Forty Guns (1957)

“I need a strong man to carry out my orders.”

Forty Guns Poster

Synopsis:
A lawman (Barry Sullivan) and his brothers (Gene Barry and Robert Dix) attempt to arrest the reckless brother (John Ericson) of a whip-wielding rancher (Barbara Stanwyck), who relies on 40 hired hands and a lackey sheriff (Dean Jagger) to help keep order in her territory — but when Sullivan and Stanwyck fall in love, and Barry becomes deeply enamored with the daughter (Eve Brent) of a local gunsmith, the situation quickly gets even more complicated.

Genres:

Review:
Writer-director Samuel Fuller makes excellent use of CinemaScope in this action-packed western, featuring 49-year-old Stanwyck in a prototypical “strong female” role. The storyline is fairly standard western fare — fitting within the sub-genre of a “marshal story”, in which “the lawman and his challenges drive the plot” — but handled with Fuller’s typically quirky eye for composition, some unusual pacing choices, and strikingly bawdy language (“I’d like to stay around long enough to clean her rifle!”). Memorable scenes include a dead body placed upright in a coffin for all to view through a window (as a sign of impending revenge); Stanwyck and Barry caught in a tornado; a graphic minor death (complete with a foaming mouth); and Stanwyck doing one of her own dangerous stunts as she’s dragged on the ground by a horse.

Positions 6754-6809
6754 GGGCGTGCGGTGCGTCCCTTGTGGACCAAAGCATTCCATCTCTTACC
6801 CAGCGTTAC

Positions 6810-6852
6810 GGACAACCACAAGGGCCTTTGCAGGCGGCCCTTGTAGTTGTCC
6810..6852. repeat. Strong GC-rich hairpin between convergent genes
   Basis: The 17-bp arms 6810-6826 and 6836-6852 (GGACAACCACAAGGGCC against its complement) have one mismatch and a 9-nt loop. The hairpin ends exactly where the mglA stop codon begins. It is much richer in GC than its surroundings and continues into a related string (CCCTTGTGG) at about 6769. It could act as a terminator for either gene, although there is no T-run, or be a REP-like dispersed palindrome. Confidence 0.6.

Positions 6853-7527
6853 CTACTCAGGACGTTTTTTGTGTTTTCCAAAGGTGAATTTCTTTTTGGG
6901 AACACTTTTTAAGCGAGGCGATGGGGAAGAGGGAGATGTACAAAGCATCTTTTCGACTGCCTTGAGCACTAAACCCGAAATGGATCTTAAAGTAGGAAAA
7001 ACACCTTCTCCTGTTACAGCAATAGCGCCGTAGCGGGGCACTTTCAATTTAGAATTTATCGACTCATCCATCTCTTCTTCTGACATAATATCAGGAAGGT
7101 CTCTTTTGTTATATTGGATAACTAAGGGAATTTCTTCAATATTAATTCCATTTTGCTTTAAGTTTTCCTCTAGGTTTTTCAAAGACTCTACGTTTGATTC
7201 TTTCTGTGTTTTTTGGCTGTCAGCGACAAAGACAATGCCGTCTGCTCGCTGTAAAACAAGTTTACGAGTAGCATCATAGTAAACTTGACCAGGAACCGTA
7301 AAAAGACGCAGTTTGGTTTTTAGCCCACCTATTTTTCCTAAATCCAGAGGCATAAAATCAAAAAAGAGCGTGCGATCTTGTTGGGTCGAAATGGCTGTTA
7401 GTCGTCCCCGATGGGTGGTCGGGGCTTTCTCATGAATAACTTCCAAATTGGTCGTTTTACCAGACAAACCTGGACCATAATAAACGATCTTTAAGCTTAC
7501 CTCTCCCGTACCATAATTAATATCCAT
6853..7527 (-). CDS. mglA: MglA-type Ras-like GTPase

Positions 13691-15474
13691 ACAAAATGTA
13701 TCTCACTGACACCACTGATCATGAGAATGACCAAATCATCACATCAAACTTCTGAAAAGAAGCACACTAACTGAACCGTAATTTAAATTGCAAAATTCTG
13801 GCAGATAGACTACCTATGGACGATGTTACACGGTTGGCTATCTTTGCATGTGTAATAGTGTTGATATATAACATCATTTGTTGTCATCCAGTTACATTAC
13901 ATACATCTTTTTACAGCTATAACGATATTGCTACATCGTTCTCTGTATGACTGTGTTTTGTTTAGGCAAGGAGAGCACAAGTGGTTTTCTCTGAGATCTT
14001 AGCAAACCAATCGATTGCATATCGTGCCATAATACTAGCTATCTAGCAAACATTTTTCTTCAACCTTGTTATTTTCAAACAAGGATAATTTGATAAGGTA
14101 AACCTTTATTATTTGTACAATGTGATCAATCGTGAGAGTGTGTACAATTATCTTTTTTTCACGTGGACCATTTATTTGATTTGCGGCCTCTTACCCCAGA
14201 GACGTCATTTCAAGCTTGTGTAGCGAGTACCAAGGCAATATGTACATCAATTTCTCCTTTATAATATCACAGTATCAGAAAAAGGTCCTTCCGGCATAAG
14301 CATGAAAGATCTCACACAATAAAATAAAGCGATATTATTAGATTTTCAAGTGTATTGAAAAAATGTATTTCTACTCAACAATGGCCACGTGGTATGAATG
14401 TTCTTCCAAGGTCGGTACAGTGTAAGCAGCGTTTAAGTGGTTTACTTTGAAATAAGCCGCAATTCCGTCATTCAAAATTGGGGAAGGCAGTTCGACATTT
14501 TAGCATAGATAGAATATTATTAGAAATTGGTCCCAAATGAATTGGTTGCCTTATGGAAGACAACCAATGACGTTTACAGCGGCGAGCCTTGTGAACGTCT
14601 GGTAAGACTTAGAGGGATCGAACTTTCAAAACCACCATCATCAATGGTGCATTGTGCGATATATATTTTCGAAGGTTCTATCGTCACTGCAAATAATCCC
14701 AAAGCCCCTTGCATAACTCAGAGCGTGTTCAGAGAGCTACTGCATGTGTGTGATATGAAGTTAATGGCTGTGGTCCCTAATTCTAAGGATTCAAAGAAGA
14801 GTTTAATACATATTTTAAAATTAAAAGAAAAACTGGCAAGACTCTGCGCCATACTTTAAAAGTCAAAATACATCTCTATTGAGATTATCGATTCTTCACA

Redeeming Qualities and Moments:

  • Fine CinemaScope cinematography
    Forty Guns Cinematography1
    Forty Guns Cinematography2
    Forty Guns Cinematography3

Must See?
No, though it’s worth a one-time look. Listed as a Cult Movie in the back of Peary’s book.

Links:

One Response to “Forty Guns (1957)”

  1. Agreed. Not must-see, though Sam Fuller fans will certainly find it of interest.

    I remember when I watched this some years back with my best bud Tom. We were very amused by the running theme song…”She’s a high-ridin’ woman…with a whip…”. We were also envious of Stanwyck having 40 men at her beck-and-call. You GO, girl! 😉 …whether it makes real sense or not. (40 men at the dinner table every night? No other women around? I mean, I like it…a lot…but it smacks of pure fantasy.)

    Overall, the film is, as stated, a little too “standard”. And some of the dialogue is a bit much: “There’s only one man who walks like that.” Really? You mean, in a straight line? What do most other men do? …It also gets rather gooey when Jagger ultimately, and in slow detail, reveals his love for Stanwyck…followed by Stanwyck going all girly over Sullivan.

    Putting up with Ericson also gets tiresome – not because of his acting (though it’s a tedious role) but it’s hard to buy Stanwyck’s character’s devotion…just because he’s her brother. He’s insufferable.

    Still…it’s not a bad picture, with enough complication in the script to keep things interesting. (I do like the time frame of the story – that transition period when The Old West was becoming obsolete.) It’s probably not Stanwyck at her best (through no fault of her own) but she’s always worth watching.

Leave a Reply

You must be logged in to post a comment.